Could 2018 be year of the MIC?

The waiting game continues…

Marysville and Arlington leaders hoped for a positive for Thursday on the proposed Arlington-Marysville Manufacturing-Industrial Center.

But the vote of the Puget Sound Regional Council’s Growth Management Policy Board was delayed until January. The board wanted more time to review policy framework guidelines that relate to MICs; countywide centers in Snohomish, King, Pierce and Kitsap counties; regionally designated mixed use centers; and military installations.

Pending approval, the MIC decision would move on to the PSRC Executive Board for action later in the month, starting the clock where the cities could actually apply for MIC designation, a process that could last into summer.

The designation is important in bringing in corporations that pay higher wages than service-sector jobs, and you don’t need a college degree.

For local leaders who have worked together with Snohomish County to create a diversified manufacturing, industrial and advanced technologies center clustered around Arlington Airport and the Smokey Point area, a “yes” vote would have made a great early Christmas present.

However, waiting a little longer won’t slow the zeal that the cities have.

“I’ve got my hopes up that we’ll get to the vote next month,” said Arlington council member Jan Schuette, who serves on the policy board and has tracked the MIC’s progress over the past few years.

The Arlington-Marysville MIC spans about 4,000 acres, fairly evenly split between the cities, with a little more on the Arlington side. More than 1,700 of those acres are considered ready to develop because they are vacant, could be redeveloped or are only partly occupied, city officials said. Currently, there are about 5,300 jobs in the center, but it could become home to between 10,000 and 25,000 jobs by 2040. The MIC would become only the county’s second such center.

The state legislature gave Marysville and Arlington a tax break to help draw businesses to the area. The cities can exempt companies from paying a portion of property taxes if they create at least 25 jobs that pay at least $18 an hour. The cities in September were awarded infrastructure planning state grants focused on the future MIC. Meantime, Comcast is installing more robust fiber to serve the area, and the county PUD is upgrading substations to boost capacity.

PSRC senior planner Liz Underwood-Bultmann explained why the MIC designation is important.

“For cities, it’s an incentive,” she said. “MIC designation brings prioritization for transportation funding, and gives cities a leg up on regional funding to help with infrastructure needs that support manufacturing and industry activity.”

She added, “It raises the profile of the area, and provides regional status for marketing purposes.”

The Arlington-Marysville proposal is one of two new MICs – the South Tacoma Industrial Area is the other.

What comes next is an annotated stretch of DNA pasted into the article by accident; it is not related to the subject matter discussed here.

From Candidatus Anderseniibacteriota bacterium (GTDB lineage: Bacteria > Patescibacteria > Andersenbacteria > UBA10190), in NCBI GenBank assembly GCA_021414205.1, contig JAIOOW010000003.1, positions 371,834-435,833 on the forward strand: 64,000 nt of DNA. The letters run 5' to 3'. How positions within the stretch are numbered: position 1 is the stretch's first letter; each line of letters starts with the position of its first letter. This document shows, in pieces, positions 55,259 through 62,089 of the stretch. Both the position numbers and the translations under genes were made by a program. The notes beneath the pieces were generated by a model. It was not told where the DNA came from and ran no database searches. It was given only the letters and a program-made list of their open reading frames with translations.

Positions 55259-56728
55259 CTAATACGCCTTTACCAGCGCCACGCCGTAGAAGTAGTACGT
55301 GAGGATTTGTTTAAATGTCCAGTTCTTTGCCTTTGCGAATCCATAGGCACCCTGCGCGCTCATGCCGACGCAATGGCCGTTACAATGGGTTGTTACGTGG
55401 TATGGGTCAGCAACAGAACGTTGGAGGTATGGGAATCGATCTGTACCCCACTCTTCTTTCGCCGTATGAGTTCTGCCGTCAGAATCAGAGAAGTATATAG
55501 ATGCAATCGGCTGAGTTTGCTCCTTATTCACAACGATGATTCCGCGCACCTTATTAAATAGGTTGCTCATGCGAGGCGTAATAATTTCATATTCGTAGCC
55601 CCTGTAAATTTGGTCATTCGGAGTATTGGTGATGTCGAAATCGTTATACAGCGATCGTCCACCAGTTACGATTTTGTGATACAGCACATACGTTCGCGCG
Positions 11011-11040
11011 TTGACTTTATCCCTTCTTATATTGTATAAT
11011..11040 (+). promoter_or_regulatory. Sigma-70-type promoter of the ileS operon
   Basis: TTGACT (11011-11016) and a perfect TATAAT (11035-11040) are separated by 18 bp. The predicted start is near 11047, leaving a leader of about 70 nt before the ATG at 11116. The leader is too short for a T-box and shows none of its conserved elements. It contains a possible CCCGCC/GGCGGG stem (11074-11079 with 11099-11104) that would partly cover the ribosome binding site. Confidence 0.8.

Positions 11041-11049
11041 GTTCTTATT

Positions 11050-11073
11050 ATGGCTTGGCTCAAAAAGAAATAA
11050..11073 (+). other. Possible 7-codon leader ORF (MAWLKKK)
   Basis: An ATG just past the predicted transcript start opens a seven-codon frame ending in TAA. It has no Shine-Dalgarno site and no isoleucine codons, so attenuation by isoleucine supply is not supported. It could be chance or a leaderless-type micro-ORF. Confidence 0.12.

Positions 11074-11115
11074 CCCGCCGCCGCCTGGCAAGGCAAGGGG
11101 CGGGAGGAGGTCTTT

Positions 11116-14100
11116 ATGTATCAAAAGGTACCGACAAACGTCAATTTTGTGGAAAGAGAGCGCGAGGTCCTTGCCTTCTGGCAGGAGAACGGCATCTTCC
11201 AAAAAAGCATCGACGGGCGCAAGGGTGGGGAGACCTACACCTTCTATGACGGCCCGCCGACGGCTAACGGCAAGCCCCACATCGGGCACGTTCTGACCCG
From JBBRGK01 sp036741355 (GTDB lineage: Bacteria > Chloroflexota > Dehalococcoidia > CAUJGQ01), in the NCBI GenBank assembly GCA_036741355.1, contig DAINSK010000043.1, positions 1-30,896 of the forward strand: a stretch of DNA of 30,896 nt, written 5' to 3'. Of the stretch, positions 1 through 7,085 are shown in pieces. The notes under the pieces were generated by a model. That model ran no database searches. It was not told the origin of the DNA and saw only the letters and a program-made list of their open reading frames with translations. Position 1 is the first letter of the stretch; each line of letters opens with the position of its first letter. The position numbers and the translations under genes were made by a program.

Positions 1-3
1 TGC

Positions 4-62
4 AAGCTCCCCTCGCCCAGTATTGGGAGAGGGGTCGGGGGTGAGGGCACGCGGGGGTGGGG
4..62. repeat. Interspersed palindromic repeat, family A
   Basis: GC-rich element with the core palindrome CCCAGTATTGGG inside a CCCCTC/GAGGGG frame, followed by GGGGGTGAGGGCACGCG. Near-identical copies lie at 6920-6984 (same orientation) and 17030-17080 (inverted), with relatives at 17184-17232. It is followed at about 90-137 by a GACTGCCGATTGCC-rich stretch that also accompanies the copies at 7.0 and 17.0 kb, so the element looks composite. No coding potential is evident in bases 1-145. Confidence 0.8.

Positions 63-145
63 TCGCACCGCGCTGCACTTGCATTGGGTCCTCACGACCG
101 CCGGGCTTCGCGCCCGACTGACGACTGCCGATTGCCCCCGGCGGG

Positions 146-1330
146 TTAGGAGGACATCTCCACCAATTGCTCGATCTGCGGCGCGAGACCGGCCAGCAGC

In all, the four-county region has 29 regional growth centers and nine designated regional MICs where intensive industrial and commercial activity dominates, or is planned.

The only MIC so far in the county is at Paine Field/Boeing in Everett. The center, designated in 2002, comprises 4,241 acres and total employment of 42,412 people.

A closer comparison to the proposed one here is the Sumner-Pacific MIC in Pierce County that gained its status in April 2016. It was the last center granted such by PSRC in the past decade. They share similar characteristics in zoning, buildable lands, environmental conditions, industry mix and economy, public services, access to rail, highways and ports, and traffic challenges. Sumner is a distribution warehouse paradise served by three freeways, Sounder commuter service and located between the ports of Seattle and Tacoma.

Sumner-Pacific’s MIC is a 2,100-acre industrial area in the two cities with more than 14,000 regional jobs. Key businesses include distribution centers for Amazon, REI and Costco, Keurig Green Mountain Coffee Roasters and aerospace concerns. Sumner landed Cummins after the engine manufacturer chose to build anew instead of remodel its Renton facility.

Sumner gained through MIC status what local cities are after.

“We gained priority for transportation grants to address our own issues revolving around truck routes and commuter traffic. It’s a nightmare, and we got more status to better tell the story of who we are,” Sumner spokeswoman Carmen Palmer said.

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Sue Weiss, 60
                                Work: Retired accountant, City Council
                                Education: Associates degree in Respiratory Therapy, Certificate of Municipal Leadership through Association of Wash. Cities.
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